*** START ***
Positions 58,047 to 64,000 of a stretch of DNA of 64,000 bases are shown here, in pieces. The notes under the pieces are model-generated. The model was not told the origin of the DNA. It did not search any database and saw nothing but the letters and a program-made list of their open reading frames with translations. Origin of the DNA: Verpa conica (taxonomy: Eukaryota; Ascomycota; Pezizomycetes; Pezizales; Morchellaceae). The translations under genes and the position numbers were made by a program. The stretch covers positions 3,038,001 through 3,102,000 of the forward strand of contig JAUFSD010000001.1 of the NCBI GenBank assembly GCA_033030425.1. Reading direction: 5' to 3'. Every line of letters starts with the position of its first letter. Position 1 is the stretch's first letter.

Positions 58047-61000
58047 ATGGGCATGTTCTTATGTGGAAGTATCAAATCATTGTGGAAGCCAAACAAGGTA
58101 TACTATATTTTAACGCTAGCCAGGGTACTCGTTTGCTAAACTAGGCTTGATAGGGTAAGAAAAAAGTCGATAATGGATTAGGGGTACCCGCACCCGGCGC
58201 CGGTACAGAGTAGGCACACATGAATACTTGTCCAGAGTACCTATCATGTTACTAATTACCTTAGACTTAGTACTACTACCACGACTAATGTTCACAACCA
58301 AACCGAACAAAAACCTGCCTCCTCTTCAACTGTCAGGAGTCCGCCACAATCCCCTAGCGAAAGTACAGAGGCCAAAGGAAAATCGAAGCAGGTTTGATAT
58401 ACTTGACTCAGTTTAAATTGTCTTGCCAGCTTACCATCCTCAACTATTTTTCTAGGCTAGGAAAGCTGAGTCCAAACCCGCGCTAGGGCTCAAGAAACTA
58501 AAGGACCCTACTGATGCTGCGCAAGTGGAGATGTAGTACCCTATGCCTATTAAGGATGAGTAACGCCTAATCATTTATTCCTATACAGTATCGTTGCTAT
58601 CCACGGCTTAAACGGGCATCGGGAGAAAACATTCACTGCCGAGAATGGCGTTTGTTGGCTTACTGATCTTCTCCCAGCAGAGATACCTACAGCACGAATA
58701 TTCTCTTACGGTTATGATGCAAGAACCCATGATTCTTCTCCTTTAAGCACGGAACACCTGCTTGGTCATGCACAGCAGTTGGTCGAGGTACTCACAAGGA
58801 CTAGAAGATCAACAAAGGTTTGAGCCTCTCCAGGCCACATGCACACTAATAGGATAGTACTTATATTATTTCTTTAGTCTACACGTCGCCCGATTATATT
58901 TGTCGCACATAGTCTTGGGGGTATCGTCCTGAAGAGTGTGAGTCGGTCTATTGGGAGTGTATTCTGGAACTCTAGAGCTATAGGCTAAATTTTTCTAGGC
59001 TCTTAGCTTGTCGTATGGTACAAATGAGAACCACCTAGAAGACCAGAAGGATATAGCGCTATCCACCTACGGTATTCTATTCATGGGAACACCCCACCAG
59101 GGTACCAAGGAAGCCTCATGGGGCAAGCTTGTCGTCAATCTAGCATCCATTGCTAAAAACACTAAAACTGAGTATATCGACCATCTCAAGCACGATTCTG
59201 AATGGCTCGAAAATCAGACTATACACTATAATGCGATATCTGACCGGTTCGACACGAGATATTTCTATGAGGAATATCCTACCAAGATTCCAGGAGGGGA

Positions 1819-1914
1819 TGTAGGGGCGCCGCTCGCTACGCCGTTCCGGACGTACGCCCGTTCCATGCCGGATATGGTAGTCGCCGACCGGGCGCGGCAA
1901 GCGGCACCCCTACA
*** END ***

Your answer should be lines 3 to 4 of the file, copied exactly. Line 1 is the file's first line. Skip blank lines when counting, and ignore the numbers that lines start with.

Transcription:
58047 ATGGGCATGTTCTTATGTGGAAGTATCAAATCATTGTGGAAGCCAAACAAGGTA
58101 TACTATATTTTAACGCTAGCCAGGGTACTCGTTTGCTAAACTAGGCTTGATAGGGTAAGAAAAAAGTCGATAATGGATTAGGGGTACCCGCACCCGGCGC